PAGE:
It was not long after the first automobiles and motorcycles were produced that drivers and riders were testing the limits of top speed. And with all the recent press on Kawasaki's 300-horsepower Ninja H2R, one of the questions many people have is, of course, "What'll she do?"
At the final round of the Mopar Canadian Superbike Championship this year, held at Canadian Tire Motorsport Park, Saturday's Superbike race was held in very wet conditions while Sunday's race was in near-perfect sunny and cool weather. Comparing data from the two races provides some insight into how the rider adapts to those conditions, and we can even put some numbers on those aspects.
Over the years, there have been many great road racers that have got their racing careers started, or at the very least moving swiftly, by racing flat track. A few of the more recent are the legendary Hayden brothers and Jason DiSalvo. The Canadian flat track scene has seen a reversal of this trend in the past month, however, as four former and current pro road racers have shown up to have some fun in the dirt.
July was a busy month. First I spent a week in Japan testing for the Suzuka 8 Hour Endurance race. I had a crash, but I also learned the circuit with respectable lap times, came to terms with the challenging Yamaha R1 powerband, and started coming to terms with the special 'Suzuka' Dunlop tires (I use the term started lightly!).
I always get a chuckle when I receive an email with “race-winning data” to look at, as if it is somehow different or special compared to, well…data that didn’t win the race. It makes me smile because quite often there is not much to be learned from such data, contrary to what we logically think would be the case.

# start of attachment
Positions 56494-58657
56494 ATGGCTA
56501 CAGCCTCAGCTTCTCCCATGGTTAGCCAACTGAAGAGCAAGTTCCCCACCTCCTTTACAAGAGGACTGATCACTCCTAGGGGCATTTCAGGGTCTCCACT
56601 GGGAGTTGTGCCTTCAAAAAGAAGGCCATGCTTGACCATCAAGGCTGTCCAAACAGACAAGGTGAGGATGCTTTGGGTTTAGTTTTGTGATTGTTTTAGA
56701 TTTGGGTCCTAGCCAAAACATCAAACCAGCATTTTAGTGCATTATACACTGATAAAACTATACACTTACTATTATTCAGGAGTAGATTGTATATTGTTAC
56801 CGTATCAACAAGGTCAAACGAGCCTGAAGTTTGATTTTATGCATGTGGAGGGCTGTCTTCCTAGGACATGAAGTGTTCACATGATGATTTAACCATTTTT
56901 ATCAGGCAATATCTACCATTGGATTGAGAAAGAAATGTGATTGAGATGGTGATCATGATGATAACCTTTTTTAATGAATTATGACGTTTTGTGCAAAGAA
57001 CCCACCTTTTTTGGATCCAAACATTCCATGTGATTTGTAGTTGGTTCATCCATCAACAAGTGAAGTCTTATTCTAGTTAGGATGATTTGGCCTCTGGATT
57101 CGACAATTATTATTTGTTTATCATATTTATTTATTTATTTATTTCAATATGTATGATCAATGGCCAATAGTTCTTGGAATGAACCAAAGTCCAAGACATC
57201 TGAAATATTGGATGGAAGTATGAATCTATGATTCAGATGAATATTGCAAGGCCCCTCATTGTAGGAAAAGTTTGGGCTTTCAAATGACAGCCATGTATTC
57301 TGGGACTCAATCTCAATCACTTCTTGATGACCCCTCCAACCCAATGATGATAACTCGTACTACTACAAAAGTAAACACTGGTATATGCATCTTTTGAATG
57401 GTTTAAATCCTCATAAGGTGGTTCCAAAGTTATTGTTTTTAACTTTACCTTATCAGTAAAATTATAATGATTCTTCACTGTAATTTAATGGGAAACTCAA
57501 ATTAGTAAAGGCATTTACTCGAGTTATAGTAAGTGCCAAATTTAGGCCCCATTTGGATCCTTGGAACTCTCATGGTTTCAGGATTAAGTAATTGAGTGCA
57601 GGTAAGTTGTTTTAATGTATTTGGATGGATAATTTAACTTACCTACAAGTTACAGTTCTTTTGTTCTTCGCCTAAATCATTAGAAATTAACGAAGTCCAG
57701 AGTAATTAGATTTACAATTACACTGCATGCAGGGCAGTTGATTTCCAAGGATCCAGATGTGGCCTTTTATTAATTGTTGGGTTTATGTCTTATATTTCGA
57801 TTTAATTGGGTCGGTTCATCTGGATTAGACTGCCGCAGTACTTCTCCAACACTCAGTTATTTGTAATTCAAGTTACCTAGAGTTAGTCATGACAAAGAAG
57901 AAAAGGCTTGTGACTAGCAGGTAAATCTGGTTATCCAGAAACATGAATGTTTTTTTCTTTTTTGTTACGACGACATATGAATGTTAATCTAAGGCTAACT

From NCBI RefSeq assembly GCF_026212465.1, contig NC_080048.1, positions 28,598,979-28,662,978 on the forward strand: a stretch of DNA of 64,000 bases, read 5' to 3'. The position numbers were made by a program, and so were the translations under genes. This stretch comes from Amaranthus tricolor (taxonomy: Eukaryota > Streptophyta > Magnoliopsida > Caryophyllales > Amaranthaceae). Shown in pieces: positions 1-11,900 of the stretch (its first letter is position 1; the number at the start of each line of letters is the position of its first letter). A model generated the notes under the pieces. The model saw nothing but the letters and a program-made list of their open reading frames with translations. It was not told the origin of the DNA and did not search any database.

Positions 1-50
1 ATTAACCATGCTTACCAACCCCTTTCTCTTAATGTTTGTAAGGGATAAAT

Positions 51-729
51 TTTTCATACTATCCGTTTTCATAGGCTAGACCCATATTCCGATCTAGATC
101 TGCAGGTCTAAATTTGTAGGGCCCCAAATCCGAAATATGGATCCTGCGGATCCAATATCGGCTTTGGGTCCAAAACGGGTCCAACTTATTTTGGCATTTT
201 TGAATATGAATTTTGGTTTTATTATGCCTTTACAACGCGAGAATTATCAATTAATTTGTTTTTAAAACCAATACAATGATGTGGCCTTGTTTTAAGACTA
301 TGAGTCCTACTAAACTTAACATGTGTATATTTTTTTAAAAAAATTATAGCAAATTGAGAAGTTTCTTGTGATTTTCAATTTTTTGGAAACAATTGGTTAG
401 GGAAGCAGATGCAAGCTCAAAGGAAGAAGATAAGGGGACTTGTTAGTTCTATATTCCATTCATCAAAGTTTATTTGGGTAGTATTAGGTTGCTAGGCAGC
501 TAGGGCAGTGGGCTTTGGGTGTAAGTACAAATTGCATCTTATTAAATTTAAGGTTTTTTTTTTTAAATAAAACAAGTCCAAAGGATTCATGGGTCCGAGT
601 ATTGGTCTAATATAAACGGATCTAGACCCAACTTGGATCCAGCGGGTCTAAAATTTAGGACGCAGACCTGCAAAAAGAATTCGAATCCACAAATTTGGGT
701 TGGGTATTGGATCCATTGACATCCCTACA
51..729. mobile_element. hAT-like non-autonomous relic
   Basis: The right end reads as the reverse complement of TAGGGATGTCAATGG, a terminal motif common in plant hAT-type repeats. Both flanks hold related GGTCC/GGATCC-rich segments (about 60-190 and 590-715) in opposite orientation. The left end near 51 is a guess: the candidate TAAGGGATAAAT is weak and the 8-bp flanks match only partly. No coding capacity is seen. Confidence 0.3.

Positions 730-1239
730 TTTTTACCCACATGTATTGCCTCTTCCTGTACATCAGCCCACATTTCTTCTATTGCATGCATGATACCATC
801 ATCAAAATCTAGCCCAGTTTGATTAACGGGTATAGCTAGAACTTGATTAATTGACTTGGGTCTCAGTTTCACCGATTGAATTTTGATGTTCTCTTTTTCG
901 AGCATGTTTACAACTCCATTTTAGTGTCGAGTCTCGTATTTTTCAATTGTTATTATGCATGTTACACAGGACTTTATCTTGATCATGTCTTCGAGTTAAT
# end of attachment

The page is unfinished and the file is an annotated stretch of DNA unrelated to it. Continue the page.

When the temperature rises, it is important to avoid overheating and dehydration. A recent group ride took a nasty turn when one of the fellows passed out at 110 km/h. I was out in front and didn’t see the calamity, but the riders who were at the tail of the group said it was one of the most distressing things they had ever seen. After a battery of tests, it was deemed that the rider had simply lost consciousness due to dehydration. Luckily, besides getting to go shopping in a few months to replace his two-month old Triumph Trophy, he only suffered a broken arm.
The new riders of today have no idea how good they have it. With cellphones, laptops, texting, Facebook and so on, communication before, during and after the races is amazing compared to what it was like a couple of decades ago. I’m sure if youngsters Adrian St. Amand or Jordan Molnar could gather around the rocking chairs of grizzled veterans Chris Evans or John Parker, they would hear tales of how it was in the ‘old’ days.
Time and again on our short Canadian tracks, we have seen 600cc machines turn lap times close to 1000cc bikes, and well-ridden 600s have occasionally made it onto the Superbike podium. Given the huge horsepower advantage of the 1000, the 600 must be making up time somewhere to be so close on overall lap time. By looking at GPS data from both bikes, it’s possible to see exactly where those differences lie.
In Part II of our interview with MotoGP star Colin Edwards, he talks about his team, his son, the Texas Tornado Boot Camp and the people that have helped him along in his career.
At the recent opening round of this year’s Mopar Canadian Superbike Championship at Shannonville Motorsport Park, I was at the track working with the Accelerated Technologies / Honda Canada team and Jodi Christie, using the team’s AiM Sports data acquisition system to help with setup.